May’s Brexit point man lets slip PM’s possible end-game


Theresa May’s chief Brexit negotiator has suggested the prime minister is bluffing when she threatens MPs with the possibility of Britain leaving the EU without a deal if they fail to support a revised exit treaty, it was claimed last night.

Olly Robbins was overheard in a Brussels hotel bar claiming that MPs would be presented with a different choice in the last week before Brexit day on March 29: either back Mrs May’s deal or face a lengthy delay to Brexit.

His comments, reported by ITV news, suggest Mr Robbins does not believe Mrs May would ultimately authorise a disorderly no-deal exit and that she would instead request an extension to the Article 50 exit process.

“Got to make them believe that the week beginning end of March . . . Extension is possible, but if they don’t vote for the deal then the extension is a long one,” Mr Robbins was reported as saying.

There has been discussion in Brussels circles of the EU allowing Britain a lengthy extension of Article 50 — possibly up to a year — if it needs time to fundamentally rethink Brexit, including possibly holding a general election.

“The issue is whether Brussels is clear on the terms of extension,” Mr Robbins is reported as saying. “In the end they will probably just give us an extension.”

The comments, which were not denied by Downing Street, are embarrassing for Mrs May, who on Tuesday insisted that the choice facing MPs was between her deal and no deal. She wants to use the threat of a chaotic exit to focus minds.

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She made the same claim to business leaders in a conference call on Tuesday, insisting: “An option to extend for a longer period would just continue the uncertainty.” She added: “We would only be able to extend if we have a deal.”

However Mr Robbins version of the last-minute ultimatum facing MPs makes political sense. Some hardline Eurosceptics want a “clean break” no-deal exit, but could be swayed if they felt that Brexit on March 29 was about to be snatched away from them.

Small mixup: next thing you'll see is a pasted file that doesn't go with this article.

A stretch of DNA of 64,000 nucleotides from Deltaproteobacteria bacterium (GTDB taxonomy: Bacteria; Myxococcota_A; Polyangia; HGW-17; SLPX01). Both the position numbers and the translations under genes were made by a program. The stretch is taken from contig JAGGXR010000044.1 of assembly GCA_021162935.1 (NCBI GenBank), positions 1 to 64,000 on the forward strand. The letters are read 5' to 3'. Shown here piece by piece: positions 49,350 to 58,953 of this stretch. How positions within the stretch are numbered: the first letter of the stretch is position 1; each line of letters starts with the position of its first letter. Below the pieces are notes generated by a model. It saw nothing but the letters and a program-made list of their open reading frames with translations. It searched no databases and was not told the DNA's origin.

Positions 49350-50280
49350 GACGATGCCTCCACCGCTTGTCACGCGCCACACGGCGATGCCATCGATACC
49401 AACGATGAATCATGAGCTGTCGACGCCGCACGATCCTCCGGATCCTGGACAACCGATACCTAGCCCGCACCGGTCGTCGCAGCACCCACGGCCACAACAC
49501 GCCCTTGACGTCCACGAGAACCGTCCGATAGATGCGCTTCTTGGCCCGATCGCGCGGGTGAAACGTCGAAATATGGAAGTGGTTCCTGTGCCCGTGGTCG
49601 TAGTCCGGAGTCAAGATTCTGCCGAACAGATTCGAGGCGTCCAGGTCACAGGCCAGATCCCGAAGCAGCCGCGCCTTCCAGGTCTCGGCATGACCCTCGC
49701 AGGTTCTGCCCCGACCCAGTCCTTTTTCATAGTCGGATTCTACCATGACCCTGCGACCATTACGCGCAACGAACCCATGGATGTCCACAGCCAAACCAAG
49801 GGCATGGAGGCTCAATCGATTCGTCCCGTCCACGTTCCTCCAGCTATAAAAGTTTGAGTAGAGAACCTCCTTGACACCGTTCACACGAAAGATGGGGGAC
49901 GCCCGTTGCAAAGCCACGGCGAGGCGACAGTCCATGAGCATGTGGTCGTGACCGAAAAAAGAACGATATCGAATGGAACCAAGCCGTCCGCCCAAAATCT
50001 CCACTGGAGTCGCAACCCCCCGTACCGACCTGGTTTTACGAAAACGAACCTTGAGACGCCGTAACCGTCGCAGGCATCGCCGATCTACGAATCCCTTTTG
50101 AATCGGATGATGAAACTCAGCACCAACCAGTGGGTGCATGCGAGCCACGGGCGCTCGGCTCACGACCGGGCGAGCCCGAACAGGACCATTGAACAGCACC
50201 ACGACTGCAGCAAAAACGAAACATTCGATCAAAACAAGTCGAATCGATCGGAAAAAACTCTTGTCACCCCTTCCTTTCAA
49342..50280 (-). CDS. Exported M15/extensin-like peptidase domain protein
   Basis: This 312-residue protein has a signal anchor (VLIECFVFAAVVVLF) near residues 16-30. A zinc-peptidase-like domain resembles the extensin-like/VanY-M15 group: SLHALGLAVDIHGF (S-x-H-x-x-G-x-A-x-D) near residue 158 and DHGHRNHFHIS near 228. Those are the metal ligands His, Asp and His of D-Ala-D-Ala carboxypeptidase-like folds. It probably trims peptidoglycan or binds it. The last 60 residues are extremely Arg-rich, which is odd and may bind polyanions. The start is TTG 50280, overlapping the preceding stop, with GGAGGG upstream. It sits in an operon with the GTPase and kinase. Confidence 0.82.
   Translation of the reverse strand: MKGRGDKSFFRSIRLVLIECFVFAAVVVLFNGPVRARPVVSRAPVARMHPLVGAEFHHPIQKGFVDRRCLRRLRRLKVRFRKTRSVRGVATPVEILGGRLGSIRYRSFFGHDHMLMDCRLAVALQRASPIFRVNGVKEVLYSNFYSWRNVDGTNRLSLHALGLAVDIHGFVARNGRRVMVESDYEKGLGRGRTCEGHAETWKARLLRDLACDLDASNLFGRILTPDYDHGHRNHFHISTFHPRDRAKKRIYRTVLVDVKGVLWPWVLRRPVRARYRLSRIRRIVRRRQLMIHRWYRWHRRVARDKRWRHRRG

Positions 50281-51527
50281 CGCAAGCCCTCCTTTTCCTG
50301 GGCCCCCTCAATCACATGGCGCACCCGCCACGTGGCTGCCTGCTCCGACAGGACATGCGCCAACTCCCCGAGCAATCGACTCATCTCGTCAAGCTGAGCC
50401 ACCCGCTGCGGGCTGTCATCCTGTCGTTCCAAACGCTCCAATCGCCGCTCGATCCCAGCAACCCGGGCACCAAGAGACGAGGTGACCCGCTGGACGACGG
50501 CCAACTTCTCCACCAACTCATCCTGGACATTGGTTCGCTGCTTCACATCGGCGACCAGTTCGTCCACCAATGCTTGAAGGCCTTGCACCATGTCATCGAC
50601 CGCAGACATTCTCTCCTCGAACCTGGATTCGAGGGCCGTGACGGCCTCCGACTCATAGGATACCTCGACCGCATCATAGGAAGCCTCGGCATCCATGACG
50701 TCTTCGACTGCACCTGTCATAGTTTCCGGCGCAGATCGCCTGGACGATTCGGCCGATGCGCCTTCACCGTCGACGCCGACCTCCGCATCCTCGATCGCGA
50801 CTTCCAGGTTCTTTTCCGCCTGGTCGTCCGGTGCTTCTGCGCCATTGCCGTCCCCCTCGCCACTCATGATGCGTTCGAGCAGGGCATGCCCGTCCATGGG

Mr Robbins was overheard making the remarks by an ITV News team in Brussels, who were in the hotel bar for a nightcap. The civil servant was said to have been speaking to two colleagues, exchanging gossip about Brexit, the cabinet and MPs.

“We don’t propose to comment on alleged remarks from a private conversation,” a government spokesman said.

Mr Robbins also allegedly made an inflammatory suggestion that the Irish backstop plan — which has enraged Tory Eurosceptics — was originally conceived as a “bridge” to the long-term UK/EU trading relationship.

Mrs May has always denied that the backstop — which includes a “temporary” customs union as an insurance against a physical border in Ireland — was intended to pave the way for a permanent customs union as part of a future UK/EU trade deal.

“The big clash all along is the ‘safety net’,” Mr Robbins was reported as saying. “We agreed a bridge, but it came out as a safety net.”

Earlier on Tuesday Labour leader Jeremy Corbyn has accused Theresa May of “blackmail” and “running down the clock”, after the UK prime minister said that she needed more time to continue Brexit talks with the EU.

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With less than seven weeks to go until Britain’s scheduled departure from the EU, Mrs May declined to present a detailed Brexit Plan B to parliament on Tuesday.

Instead she promised that MPs would be able to vote on a way forward on February 27, if her government has failed to win approval for an exit deal with the EU before then.

Boris Johnson, the former foreign secretary, said he would only accept a time limit on the backstop if it were contained in the treaty and the date fell “substantially” ahead of the next general election, due in 2022. Mrs May replied that a change to the draft treaty was “the obvious way”.

She added that, “as expected”, European Commission president Jean-Claude Juncker had refused to reopen the withdrawal agreement. The two leaders would meet again “before the end of February”. Mrs May’s advisers will also meet Mr Corbyn’s team, but she ruled out keeping the UK in a customs union with the EU, a key Labour demand.



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